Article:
News / Africa

Nigeria Faces Battle Over Housing Demolitions

A building slated for destruction in Mpape, an informal settlement in the Nigerian capital, August 1, 2012. (Photo: VOA /Heather Murdock)
A building slated for destruction in Mpape, an informal settlement in the Nigerian capital, August 1, 2012. (Photo: VOA /Heather Murdock)
Heather Murdock
ABUJA — Nineteen villages inside the Nigerian capital are suing the government, demanding a halt to plans to demolish most of their homes and businesses. The government says the “villages” are actually shantytowns-settlements of illegal squatters. 

Almost every tin or wooden shack and concrete building in this vast slum is marked with a large red painted “X” and the word “demo” for demolition or the letters “D.C.” which stands for “Development Control,” a governmental department.

At the end of this month, the government plans to take down every doomed building in Mpape, and 18 other communities in the Nigerian capital, which locals call “villages.”  

Residents say they will be homeless.  At a wooden yam stand on the side of the road, Patrick Osuji says he would not mind leaving if the government offered compensation or a new house.  Under the current plan, he says, he and his three children have no where to go.

“They have marked everywhere," he said. "We are not happy. We are angry. They do not want to give us another place. They just want us to stay outside like that? Stay in the cold weather? The rain will fall upon us. They do not care. They care only for their families. They do not care about us.”

Activists say about 1.8 million people could be displaced, but authorities dispute the figure.

The government says the area is almost entirely populated by illegal squatters, and residents do not deny it. Many say they purchased their land from previous owners, but the deals were informal, without government approval.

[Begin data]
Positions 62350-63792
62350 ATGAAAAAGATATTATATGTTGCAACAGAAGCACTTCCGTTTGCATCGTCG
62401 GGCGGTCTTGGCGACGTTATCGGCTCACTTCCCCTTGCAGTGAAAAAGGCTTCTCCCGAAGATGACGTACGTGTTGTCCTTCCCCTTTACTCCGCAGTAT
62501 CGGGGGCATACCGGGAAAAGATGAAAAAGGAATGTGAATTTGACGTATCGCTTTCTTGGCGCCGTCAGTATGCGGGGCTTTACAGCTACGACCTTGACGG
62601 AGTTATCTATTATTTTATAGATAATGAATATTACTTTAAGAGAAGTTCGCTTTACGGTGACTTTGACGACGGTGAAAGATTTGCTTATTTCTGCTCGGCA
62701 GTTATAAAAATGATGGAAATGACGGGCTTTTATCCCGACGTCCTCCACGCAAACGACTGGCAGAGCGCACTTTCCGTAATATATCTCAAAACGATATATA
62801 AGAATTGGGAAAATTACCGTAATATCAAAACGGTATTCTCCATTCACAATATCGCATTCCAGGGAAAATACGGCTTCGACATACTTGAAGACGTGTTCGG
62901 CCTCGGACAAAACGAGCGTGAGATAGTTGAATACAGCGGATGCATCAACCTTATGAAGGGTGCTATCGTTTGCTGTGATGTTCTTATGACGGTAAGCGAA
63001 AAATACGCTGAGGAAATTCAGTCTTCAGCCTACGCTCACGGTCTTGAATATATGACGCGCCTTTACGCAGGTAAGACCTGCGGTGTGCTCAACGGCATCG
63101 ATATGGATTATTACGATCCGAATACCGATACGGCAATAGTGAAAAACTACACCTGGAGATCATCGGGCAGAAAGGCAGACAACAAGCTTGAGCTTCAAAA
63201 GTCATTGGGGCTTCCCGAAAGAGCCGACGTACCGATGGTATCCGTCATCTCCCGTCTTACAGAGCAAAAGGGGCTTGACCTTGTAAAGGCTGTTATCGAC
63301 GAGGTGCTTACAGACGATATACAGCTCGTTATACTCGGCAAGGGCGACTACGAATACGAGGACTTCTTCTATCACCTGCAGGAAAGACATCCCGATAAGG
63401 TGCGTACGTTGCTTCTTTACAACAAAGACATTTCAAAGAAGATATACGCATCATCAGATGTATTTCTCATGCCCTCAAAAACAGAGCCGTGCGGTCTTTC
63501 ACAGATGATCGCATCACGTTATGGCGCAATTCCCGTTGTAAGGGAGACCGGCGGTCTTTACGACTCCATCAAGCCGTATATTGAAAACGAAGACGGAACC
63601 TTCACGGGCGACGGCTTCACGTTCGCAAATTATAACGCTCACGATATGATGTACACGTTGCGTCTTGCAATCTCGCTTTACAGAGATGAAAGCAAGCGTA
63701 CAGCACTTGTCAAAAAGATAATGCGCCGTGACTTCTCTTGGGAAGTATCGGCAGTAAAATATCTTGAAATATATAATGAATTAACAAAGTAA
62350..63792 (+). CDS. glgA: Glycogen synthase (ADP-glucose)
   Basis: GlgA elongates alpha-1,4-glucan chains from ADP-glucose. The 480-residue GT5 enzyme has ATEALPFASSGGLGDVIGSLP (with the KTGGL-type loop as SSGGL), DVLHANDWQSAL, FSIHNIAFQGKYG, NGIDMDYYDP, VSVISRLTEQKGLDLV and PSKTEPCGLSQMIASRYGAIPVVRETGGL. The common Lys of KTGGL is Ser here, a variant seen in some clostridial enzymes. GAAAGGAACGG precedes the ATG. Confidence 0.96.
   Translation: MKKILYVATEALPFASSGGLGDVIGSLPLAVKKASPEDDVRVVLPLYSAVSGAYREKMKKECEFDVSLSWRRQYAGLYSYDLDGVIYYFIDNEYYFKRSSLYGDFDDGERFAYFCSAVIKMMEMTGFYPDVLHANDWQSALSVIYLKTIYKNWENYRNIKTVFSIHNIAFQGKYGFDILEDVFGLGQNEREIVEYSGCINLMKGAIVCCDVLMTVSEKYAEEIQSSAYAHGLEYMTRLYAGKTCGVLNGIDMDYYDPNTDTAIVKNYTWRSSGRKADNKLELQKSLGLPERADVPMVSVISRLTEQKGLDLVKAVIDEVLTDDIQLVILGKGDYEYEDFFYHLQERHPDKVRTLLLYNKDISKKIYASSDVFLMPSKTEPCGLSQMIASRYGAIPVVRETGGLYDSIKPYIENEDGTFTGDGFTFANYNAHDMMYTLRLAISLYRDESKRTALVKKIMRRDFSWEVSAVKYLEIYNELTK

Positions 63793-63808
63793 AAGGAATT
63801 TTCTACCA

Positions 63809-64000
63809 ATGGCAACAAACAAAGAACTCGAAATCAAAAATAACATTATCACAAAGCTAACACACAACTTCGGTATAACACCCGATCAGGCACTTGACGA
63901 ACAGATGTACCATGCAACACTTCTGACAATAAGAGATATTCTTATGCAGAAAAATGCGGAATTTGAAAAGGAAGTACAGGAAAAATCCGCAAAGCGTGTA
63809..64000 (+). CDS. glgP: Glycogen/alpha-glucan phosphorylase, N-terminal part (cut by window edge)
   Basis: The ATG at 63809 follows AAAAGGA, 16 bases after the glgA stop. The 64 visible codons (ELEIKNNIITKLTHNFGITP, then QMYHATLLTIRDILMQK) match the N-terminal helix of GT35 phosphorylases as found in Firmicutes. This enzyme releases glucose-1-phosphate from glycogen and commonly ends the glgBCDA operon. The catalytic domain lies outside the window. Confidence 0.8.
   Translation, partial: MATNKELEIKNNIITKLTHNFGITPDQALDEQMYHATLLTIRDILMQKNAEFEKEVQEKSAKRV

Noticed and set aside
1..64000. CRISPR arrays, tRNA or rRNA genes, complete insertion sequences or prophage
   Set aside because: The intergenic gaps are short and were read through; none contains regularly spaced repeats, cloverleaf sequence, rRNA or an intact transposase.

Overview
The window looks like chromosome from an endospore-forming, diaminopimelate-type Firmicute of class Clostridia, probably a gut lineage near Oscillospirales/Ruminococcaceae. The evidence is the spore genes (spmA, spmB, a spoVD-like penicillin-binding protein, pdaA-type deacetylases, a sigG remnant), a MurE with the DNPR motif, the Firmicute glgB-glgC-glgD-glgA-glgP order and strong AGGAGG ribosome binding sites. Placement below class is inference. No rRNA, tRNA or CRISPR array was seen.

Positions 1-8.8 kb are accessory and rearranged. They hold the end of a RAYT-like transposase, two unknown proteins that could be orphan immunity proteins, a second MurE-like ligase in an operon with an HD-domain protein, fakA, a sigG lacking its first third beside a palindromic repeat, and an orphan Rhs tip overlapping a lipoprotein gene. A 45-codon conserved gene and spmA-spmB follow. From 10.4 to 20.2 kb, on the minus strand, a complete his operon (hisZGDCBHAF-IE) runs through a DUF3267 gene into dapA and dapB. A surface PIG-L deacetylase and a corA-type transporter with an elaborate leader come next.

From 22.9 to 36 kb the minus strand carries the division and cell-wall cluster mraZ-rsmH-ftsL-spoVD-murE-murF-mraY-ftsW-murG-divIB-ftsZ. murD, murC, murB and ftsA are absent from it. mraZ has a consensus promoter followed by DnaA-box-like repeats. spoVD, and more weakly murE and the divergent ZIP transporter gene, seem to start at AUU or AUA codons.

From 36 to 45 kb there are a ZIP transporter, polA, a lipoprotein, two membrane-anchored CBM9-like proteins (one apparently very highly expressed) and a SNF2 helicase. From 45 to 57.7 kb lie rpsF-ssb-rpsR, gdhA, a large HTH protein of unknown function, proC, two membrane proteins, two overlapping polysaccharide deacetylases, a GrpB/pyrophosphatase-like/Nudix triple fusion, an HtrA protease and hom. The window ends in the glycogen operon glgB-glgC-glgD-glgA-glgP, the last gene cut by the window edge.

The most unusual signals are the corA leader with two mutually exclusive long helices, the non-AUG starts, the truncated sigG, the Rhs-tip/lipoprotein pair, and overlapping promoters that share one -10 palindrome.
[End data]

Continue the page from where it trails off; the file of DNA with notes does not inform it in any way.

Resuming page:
Development Control Department spokesperson Josie Mudasiru says many Mpape residents settled on empty land years ago to save money on rent, while other parts of the city were being developed.

"What people are doing is that they want to own land by all means," Mudasiru said. "I mean own houses by all means and that is why they just go into the bush. They feel that ‘Okay, before government gets here it will take some time.’ And we can not continue like that.”

Abuja is Nigeria’s purpose-built capital in the center of the country, chosen in the 1970s to be a symbol of unity after a devastating civil war. The city is flush with mansions, grandiose government buildings and carefully manicured parks.  

As the city develops, ordinary Nigerians, most of whom live in absolute poverty, lacking adequate shelter, food or healthcare, move farther and father away or cram into slums like Mpape that have no city water, electricity or roads. Mudasiru says the government wants to change that.

“Mpape has no infrastructure, for now," said Mudasiru. "And in the master plan they would have earmarked some places for schools, for hospitals, for residential areas, you know, and all this. But it cannot be done because we have illegal people squatting on the land.”

But residents of Mpape say ordinary Nigerians can not afford to live in rich Abuja neighborhoods, populated by the Nigerian elite and foreigners and they have taken their case to court.  

A lawyer representing the communities, Wahab Olatoye, accuses government officials of using city planning as an excuse for taking land from the poor and giving it to the rich.   

Mpape resident Johnchuks Onuanyim, a journalist who advocates for the community, says if the court does not grant an injunction, the sudden homelessness of masses of people will cause crime rates to soar.

“I do not know how the government is going to manage it," he said. "It is going to cost our security because this is an injustice. Even someone who is not known to crime. Over night you just demolish his property?  Probably what he has gathered in his life.” 

Officials say the residents are exaggerating and that they will find rental properties after the demolition. Onuanyim says businesses are already failing in the marked villages, and rents are soaring in Abuja and surrounding towns in anticipation of a housing rush.

You May Like

Syrian Rebels Poised for Anti-Russia Collaboration

Forty-one insurgent groups issue joint statement vowing retaliation for Russian air offensives More

Political Maneuver Revives Export-Import Bank's Chances

Parliamentary tactic gets bill out of committee, but it faces opposition in the Senate More

Beijing Warns US on S. China Sea Patrols

Warning follows news reports Thursday that US military is planning to sail warships close to artificial islands Beijing has been aggressively building More

Featured Videos

Your JavaScript is turned off or you have an old version of Adobe's Flash Player. Get the latest Flash player.
House Republicans in Chaos as Speaker Favorite Withdrawsi
Jim Malone
October 09, 2015 12:32 AM